In too many cases, businesses simply are not convinced of the strategic advantage of providing information on their environmental performance. This is not for lack of theory. For many years, business theorists, NGOs, and others have advanced the idea that openness adds to a company’s reputation – its “branding” as responsible and deserving of the continued right to operate. They have also argued that companies should see performance reporting as an opportunity to improve internal processes and reduce potential liabilities, rather than as a threat.
Many outside of business find this convincing. A 2000 survey of 100 leading European investors, policy-makers, regulators, media, and NGOs found that two thirds of those surveyed believe that a company’s reputation for social responsibility is crucial to business success. Nearly half also believe that it will have a direct impact on company share prices (Burson-Marsteller 2000).
But for many business managers, the argument remains theoretical. They may believe in the value of their company’s brand name, but see little analytical evidence that the expenses related to disclosure will bring sufficient compensation in terms of better branding. They lack data on how much their efforts toward better environmental performance contribute to the overall value of the company’s reputation. Nor is there much movement to rectify this analytical gap. A 2001 study found no corporate efforts or studies that quantify the link between corporate environmental actions and the company’s brand value (Reed 2001:15).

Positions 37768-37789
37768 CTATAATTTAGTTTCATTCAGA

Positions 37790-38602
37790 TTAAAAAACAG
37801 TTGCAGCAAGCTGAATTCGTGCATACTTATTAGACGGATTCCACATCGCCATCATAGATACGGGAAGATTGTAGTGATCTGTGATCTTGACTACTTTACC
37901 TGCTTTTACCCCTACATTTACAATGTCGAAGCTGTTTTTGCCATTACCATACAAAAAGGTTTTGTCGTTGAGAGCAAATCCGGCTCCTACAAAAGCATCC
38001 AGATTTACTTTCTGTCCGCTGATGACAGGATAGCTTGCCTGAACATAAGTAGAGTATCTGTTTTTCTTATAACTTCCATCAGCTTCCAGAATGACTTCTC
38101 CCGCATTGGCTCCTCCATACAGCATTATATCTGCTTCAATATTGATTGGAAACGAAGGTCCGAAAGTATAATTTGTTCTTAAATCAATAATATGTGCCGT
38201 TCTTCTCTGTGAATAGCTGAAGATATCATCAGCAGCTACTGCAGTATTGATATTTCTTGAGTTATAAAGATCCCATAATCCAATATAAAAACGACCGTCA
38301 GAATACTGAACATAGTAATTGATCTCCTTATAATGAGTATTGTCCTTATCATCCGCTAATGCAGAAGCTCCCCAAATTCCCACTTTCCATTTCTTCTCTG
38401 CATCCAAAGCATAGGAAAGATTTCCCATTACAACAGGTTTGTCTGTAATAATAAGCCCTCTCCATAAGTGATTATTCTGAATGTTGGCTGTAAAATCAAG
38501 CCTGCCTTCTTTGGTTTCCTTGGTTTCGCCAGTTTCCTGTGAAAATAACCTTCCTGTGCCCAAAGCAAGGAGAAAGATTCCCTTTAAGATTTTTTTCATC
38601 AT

Programs like the Global Reporting Initiative are guiding businesses to the indicators they need to understand how good environmental practice can connect to good financial performance. However, only a handful of companies have gathered and organized data that show the impact on earnings of various environmental programs, such as reducing or creating revenue streams from waste. Baxter International, a global medical products and services company, is among those estimating the net financial impacts of its environmental programs. Baxter reports that these programs contributed income, savings, and cost avoidance of about $75 million in 2000 (Baxter International Inc. 2001:45). IBM has released similar data showing that the operating margin from its environmental efforts is 1.1 percent (Reed 2001:10). Even so, neither of these companies attempted to quantify the added brand value that their actions created.
Some Japanese companies, such as Kirin, Matsushita, and Ricoh Japan are also linking sustainability investments to good business practice in their reports, perhaps because government guidelines encourage detailed reports on environmental costs and savings (SustainAbility and UNEP 2002:45-47). There is also evidence that the effort to compile an environmental report can itself result in cost savings as businesses identify ways to refine processes and reduce waste. Some 25 percent of the businesses taking part in the Danish Green Accounts program, which requires corporate environmental reports from more than 1,000 Danish businesses, say their Green Account reports have helped them realize such savings (Danish Environmental Protection Agency 2003). To advance the internal rationale for disclosure, this kind of effort by businesses to quantify the benefits of their environmental investments to the bottom line and the brand name must expand markedly.